Criticisms of The New Thought
The Spirit of The New Thought
Edited by Horatio W. Dresser
[The following is condensed from a letter to the Editor of the Boston Transcript, July 27, 1901, answering a critic of the New Thought]
The article in the Transcript entitled “Chaff in ‘New Thought’ Wheat,” though devoted particularly to chaff, uncovered some good grains of wheat. The critic would hardly be a critic if he did not discover what he was looking for. Chaff is essential in the production of wheat, and is therefore an inevitable accompaniment in its growing stages. Not until it has “gone to seed” is the chaff fully eliminated, and the New Thought is far from having reached that finished condition. Not only new institutions, but old and even good ones contain a portion of chaff. It is like the background in a picture, useful as a contrasting accessory. Everything has its husk, and it may be assumed that the very process of separation emphasizes the preciousness of the pure grain. But it is a question of proportion! and is it not possible that the writer slightly overdid the matter of chaff?
I would be the last to deny that extravagances and even excrescences have attached themselves in some measure to the New Thought. But they form no part of its vital principles, and are only incidental accretions which are common to all new movements in their initial stages. Aside from its therapeutic possibilities, as proved by numerous practical demonstrations, it embodies a great and general reaction against the prevailing materialism which has characterized the closing part of the nineteenth century. Reactions may go too far, but they soon regulate themselves from within. By a subtle evolutionary selection the truth inevitably comes to the surface.
Some of the points made by our able contributor make it appear that she is hardly familiar with the broader and more rational aspects of the new philosophy. It must be borne in mind that this is no cult, in the sense of having any central authoritative creed or specific formulated system. If so, criticism could be more definite. It is rather a great spontaneous trend, an impersonal movement. It is free from dogmatism, and so permeated by an evolutionary optimism that it sees the good even in everything and everybody which most actively opposes it.
In the article under review, it is assumed that the “All-is-spirit” philosophy properly belongs to the New Thought. Among a somewhat extensive acquaintance with its most prominent exponents I know of none who hold such a view. Matter is regarded as expressive, secondary, and resultant, but by no means as unreal. In its proper place and relation it is good and useful. Man is the normal and rightful executive of his physical organism, and not its subordinate, nor the slave of its sensations. But progress in this rational adjustment is admittedly gradual, in accord with well-understood spiritual law. This law is scientific; but, owing to the submerging materialism of generations, no one at present can perfectly utilize it.
A word upon “repulsion.” Is there not enough of it without any further endorsement or cultivation? Is it not responsible for all the wars, conflicts, hatred, and selfishness in the world? The law of human solidarity is now recognized as the future ideal and inspiration. Only the cultivation of oneness of feeling will hasten the consummation.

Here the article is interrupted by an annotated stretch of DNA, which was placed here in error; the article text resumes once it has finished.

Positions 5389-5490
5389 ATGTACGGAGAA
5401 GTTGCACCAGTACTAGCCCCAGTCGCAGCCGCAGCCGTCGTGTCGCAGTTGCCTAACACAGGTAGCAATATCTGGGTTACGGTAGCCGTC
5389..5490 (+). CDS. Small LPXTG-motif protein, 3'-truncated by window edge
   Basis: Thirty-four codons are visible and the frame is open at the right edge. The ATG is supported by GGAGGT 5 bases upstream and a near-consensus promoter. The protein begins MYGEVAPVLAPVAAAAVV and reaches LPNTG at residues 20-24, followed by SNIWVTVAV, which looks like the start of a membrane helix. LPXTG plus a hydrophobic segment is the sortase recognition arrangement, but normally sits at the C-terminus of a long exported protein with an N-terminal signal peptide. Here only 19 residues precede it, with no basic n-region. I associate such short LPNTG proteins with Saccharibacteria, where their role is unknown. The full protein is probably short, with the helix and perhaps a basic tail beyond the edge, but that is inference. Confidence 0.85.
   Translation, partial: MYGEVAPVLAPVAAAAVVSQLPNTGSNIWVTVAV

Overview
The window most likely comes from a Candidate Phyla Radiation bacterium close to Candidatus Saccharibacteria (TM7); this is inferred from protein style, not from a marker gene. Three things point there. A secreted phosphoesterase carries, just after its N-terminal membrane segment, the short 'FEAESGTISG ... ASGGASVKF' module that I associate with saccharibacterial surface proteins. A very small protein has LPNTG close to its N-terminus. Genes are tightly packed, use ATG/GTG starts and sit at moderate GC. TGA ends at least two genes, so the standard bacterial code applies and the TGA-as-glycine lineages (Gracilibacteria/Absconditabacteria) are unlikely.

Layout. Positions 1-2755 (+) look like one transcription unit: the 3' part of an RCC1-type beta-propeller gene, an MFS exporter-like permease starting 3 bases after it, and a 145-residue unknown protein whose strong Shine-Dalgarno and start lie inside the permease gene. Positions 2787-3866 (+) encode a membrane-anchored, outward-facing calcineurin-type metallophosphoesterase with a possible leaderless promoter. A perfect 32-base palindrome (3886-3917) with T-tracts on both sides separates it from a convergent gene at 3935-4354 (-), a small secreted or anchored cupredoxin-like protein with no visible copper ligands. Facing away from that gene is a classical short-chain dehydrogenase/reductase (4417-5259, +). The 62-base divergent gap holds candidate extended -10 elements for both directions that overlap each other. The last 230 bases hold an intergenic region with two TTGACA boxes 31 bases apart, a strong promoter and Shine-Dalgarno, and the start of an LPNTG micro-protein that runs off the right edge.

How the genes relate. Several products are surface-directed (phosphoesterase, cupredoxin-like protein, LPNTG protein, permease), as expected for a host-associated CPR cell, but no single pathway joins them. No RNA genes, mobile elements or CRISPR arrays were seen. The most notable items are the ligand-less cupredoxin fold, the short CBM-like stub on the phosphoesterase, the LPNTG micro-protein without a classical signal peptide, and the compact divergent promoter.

The New Thought should be no fad, hobby, or narrow unrelated theory. If not confirmed by experience, analogy, and well-ascertained spiritual law, it will shortly go the way of all error. To be of practical value, any truth must be wrought into daily life. The spiritual basis of all things is more and more in evidence, and the general trend of scientific development and discovery is distinctly in this direction.
The New Thought legitimately contains no shadows of asceticism or morbid other-world-liness. . . . All growth is from within outward, and not from external accretion. The divine processes of nature are vital and not mechanical. The incubus of materialism has weighed heavily upon science, ethics, theology, and sociology; but they are surely emerging.
External organization is but little depended upon for the spread of the new movement. It is not aggressive, not a sect, and no rival to existing religious organizations, but rather vitalizing and complementary. Its rapid progress is in the nature of an esoteric leaven, transforming without observation. Therefore, the great magnitude of the movement is quite unappreciated by the general public.
The evolution of the higher life is in perfect correspondence with unfolding principles upon the lower planes. The spiritual is the lawful upper zone of man’s nature. Any inversion of this relation produces discord. When, in the ruling consciousness the ideal order is set up, the change is expressed and indexed in the external man. The cultivation of an inner supremacy is as normal as the growth of a tree, and involves nothing that is strange.
Outcroppings of “miraculous” or “supernatural” healing continually occur in response to the compelling force of superstition and credulity, but the modus operandi is unrecognized. If mental action with such a basis possesses so much energy, what about an intelligent basis of truth? Surely, the moral order has not put a premium on superstition. . . . Only an orderly interpretation of admitted facts is what is lacking. Electricity has laws, and through conformity therewith we utilize it. Is it not our privilege to so employ the beneficent forces of mind and spirit? … It should not be forgotten that the inherent beauty and power of the New Thought must be subjective and experimental, in order to be appreciated; for no mere intellectual survey, from the outside, will reveal them.
[The following, from “The New Thought and Common Sense,” contributed by Mr. Wood to The Higher Law, Boston, June, 1900, also answers the usual criticism.]
Much ill-founded and unnecessary prejudice is aroused against the higher philosophy of life by unqualified statements which are beyond present conditions and above the viewpoint of ordinary observers. The claim of extravagant present realizations often comes from well-meant but in reality hyper-enthusiasm.